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Anna Laetitia Barbauld

(20 June 1743 – 9 March 1825 / Leicestershire, England)

The Caterpillar


No, helpless thing, I cannot harm thee now;
Depart in peace, thy little life is safe,
For I have scanned thy form with curious eye,
Noted the silver line that streaks thy back,
The azure and the orange that divide
Thy velvet sides; thee, houseless wanderer,
My garment has enfolded, and my arm
Felt the light pressure of thy hairy feet;
Thou hast curled round my finger; from its tip,
Precipitous descent! with stretched out neck,
Bending thy head in airy vacancy,
This way and that, inquiring, thou hast seemed
To ask protection; now, I cannot kill thee.
Yet I have sworn perdition to thy race,
And recent from the slaughter am I come
Of tribes and embryo nations: I have sought
With sharpened eye and persecuting zeal,
Where, folded in their silken webs they lay
Thriving and happy; swept them from the tree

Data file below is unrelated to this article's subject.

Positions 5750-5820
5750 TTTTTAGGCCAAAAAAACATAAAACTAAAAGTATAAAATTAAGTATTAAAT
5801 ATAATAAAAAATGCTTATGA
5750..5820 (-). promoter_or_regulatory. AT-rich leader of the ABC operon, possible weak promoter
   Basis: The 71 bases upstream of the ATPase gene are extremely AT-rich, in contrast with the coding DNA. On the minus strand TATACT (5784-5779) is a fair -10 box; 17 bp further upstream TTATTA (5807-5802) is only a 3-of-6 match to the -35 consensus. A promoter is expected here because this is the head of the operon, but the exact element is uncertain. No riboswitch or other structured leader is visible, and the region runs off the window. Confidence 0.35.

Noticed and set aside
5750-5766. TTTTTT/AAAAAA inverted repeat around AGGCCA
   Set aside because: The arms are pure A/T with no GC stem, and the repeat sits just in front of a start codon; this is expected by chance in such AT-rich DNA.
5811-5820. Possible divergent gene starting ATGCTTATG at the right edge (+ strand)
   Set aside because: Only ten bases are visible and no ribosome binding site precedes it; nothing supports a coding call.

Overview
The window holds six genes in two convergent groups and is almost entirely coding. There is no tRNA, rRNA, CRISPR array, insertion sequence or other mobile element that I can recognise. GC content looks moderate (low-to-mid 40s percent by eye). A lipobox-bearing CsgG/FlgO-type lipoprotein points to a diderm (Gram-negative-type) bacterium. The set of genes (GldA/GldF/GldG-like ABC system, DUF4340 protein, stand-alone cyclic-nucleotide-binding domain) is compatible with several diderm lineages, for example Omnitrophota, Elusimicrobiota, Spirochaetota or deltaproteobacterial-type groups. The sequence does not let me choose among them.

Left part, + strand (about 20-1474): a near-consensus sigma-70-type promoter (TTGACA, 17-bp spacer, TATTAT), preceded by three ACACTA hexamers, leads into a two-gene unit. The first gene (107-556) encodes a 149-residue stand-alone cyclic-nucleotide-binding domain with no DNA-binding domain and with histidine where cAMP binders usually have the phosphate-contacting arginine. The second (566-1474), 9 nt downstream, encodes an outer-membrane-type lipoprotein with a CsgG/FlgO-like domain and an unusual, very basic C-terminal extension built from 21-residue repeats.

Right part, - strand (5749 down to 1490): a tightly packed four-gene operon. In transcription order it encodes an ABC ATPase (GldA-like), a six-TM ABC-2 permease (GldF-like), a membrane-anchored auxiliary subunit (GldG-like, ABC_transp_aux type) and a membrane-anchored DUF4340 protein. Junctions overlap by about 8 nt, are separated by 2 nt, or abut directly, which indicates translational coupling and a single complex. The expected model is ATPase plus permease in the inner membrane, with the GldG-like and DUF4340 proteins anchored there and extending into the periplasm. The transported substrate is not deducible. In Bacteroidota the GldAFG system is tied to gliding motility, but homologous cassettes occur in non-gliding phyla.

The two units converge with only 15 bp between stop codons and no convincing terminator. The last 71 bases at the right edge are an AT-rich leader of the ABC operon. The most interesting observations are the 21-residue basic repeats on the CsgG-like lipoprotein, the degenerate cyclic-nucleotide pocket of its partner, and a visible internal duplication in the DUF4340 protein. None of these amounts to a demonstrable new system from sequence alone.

And crushed whole families beneath my foot;
Or, sudden, poured on their devoted heads
The vials of destruction.-This I've done
Nor felt the touch of pity: but when thou,-
A single wretch, escaped the general doom,
Making me feel and clearly recognise
Thine individual existence, life,
And fellowship of sense with all that breathes,-
Present'st thyself before me, I relent,
And cannot hurt thy weakness.-So the storm
Of horrid war, o'erwhelming cities, fields,
And peaceful villages, rolls dreadful on:
The victor shouts triumphant; he enjoys
The roar of cannon and the clang of arms,
And urges, by no soft relentings stopped,
The work of death and carnage. Yet should one,
A single sufferer from the field escaped,
Panting and pale, and bleeding at his feet,
Lift his imploring eyes,- the hero weeps;
He is grown human, and capricious Pity,
Which would not stir for thousands, melts for one
With sympathy spontaneous:- 'Tis not Virtue,
Yet 'tis the weakness of a virtuous mind.

Submitted: Monday, September 06, 2010

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